3. What advice would you give to parents who are going to buy their child's first cell phone?


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I would tell a parent who was going to buy their child their first mobile phone not to do so before the age of 16, otherwise they would be making a mistake. Let him wonder if he is prepared to manage all that bombshell, which is that your son has a mobile phone. Then I would tell you to ask yourself if you think you need it to function in your family life, your academic life, or your social life.



4. Nowadays we observe that the use of new technologies by parents is not always correct. What guidelines would you give to parents to be a good example in the use of social networks?


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To adults, to parents who, obviously, must set an example, I would tell them to use common sense a lot. Well, if you are driving the car with your child in front, then that's it. If you are having dinner and you use your cell phone, that's it. It can't be a work thing; The typical thing is to say “it's just work.” I believe that there are times when, the best thing we can offer them is to make good use of it ourselves. At the same time, to these parents, I would say that They will talk a lot about the sexual issue, the toxic issue, the technological issue, with their children. At each age it is necessary to explain a little of everything that is happening and thus prevent misuse.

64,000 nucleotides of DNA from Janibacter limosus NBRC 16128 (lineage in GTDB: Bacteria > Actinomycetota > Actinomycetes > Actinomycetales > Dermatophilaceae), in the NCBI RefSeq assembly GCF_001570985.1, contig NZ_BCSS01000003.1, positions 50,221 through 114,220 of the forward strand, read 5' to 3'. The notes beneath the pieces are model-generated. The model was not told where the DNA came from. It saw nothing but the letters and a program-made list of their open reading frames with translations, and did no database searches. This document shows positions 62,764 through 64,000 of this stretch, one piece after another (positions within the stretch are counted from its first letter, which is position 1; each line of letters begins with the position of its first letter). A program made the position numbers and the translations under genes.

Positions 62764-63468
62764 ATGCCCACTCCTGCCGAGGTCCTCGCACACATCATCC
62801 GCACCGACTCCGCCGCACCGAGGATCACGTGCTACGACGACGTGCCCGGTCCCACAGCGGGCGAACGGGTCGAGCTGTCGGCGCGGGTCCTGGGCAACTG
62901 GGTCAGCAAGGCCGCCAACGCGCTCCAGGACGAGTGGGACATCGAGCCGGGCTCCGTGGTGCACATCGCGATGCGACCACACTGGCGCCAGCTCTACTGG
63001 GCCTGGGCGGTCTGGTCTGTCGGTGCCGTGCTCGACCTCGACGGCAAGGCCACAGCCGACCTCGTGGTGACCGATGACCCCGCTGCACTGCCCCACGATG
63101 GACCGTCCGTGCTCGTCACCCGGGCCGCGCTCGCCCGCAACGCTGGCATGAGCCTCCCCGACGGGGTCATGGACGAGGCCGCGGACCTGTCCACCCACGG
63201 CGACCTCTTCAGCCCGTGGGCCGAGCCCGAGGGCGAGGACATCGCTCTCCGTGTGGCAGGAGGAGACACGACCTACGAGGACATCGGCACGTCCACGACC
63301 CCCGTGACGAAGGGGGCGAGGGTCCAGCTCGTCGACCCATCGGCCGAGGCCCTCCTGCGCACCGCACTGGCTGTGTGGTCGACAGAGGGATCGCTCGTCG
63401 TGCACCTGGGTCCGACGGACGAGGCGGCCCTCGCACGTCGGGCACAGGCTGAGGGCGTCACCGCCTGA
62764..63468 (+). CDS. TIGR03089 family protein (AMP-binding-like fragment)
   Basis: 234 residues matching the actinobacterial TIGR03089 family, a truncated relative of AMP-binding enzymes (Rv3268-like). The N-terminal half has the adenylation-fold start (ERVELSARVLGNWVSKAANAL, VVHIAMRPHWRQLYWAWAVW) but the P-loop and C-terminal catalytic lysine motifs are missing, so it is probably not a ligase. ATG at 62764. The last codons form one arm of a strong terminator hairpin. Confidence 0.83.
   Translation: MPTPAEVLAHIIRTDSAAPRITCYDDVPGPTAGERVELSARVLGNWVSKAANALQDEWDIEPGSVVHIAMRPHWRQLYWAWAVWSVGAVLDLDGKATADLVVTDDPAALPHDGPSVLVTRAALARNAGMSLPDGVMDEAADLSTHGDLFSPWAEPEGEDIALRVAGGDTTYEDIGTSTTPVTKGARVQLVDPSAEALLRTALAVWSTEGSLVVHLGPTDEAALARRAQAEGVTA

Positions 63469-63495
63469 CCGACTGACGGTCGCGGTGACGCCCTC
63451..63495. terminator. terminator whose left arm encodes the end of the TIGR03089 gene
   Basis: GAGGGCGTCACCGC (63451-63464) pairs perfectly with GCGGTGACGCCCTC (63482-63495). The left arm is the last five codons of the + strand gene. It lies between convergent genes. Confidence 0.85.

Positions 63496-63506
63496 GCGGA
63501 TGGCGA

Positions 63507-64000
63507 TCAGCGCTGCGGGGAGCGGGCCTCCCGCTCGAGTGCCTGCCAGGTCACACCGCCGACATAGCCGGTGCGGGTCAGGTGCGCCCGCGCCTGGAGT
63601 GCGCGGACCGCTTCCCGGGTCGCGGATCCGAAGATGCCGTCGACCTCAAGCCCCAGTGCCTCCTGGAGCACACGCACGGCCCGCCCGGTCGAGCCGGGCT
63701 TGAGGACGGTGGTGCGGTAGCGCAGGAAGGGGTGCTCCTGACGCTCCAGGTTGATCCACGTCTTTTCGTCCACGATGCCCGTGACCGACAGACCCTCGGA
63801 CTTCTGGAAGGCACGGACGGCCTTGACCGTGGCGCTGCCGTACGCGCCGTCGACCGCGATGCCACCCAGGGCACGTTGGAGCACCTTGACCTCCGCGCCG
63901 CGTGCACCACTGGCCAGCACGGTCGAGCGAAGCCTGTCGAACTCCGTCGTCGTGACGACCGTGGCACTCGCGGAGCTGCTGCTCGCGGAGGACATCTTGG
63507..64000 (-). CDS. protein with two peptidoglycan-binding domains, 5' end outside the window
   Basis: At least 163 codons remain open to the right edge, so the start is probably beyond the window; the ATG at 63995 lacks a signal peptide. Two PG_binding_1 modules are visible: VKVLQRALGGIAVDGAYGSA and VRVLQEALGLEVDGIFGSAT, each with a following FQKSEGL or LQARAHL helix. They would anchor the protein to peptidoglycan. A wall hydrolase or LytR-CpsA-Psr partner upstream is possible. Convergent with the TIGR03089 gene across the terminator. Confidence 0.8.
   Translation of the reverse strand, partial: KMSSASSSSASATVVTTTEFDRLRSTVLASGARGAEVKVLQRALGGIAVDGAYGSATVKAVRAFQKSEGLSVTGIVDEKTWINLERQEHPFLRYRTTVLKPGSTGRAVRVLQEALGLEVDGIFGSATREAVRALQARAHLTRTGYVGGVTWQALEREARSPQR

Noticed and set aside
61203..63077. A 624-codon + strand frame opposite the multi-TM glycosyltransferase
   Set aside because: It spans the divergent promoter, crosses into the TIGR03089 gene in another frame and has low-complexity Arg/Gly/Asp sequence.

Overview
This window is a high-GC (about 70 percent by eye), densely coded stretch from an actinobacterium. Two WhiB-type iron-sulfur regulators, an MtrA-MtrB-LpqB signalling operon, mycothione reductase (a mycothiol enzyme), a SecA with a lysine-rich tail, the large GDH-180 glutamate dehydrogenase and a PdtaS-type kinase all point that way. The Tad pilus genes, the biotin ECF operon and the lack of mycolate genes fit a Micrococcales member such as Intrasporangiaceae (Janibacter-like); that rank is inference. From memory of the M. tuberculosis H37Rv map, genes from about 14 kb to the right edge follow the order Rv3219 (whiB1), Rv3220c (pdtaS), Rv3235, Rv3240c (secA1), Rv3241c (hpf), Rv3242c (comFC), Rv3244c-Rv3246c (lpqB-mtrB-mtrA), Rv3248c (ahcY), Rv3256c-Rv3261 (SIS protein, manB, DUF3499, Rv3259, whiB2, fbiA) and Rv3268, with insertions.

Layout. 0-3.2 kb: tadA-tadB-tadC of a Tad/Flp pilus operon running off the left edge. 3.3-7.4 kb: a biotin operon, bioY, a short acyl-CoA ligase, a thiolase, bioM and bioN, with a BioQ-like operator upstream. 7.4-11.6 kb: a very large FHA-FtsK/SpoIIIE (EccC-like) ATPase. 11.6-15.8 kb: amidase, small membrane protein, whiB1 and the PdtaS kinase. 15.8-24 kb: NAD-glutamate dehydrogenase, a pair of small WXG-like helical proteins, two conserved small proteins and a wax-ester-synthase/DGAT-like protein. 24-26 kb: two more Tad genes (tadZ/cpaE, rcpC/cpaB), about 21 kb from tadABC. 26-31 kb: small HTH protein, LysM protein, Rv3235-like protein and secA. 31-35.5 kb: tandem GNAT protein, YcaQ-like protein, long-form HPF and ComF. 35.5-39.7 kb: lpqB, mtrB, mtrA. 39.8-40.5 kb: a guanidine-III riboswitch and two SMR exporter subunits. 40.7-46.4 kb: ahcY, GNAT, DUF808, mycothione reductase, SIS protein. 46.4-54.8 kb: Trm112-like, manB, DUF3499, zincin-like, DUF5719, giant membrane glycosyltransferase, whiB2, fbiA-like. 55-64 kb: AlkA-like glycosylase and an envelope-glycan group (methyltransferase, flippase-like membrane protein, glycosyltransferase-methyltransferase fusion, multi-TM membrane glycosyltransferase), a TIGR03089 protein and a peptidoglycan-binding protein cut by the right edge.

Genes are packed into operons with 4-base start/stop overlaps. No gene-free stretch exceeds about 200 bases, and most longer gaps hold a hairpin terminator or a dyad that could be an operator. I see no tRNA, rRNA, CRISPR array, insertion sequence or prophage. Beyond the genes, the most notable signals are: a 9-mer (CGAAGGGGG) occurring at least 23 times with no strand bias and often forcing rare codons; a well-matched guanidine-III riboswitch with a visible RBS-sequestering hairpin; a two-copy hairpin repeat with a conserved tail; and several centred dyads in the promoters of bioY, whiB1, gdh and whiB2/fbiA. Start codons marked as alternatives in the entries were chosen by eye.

5. Self-esteem and self-concept establish their foundations in childhood and adolescence. You comment that the inappropriate use of social networks can shake these foundations. How do we know if our child's use of social networks is affecting their self-esteem?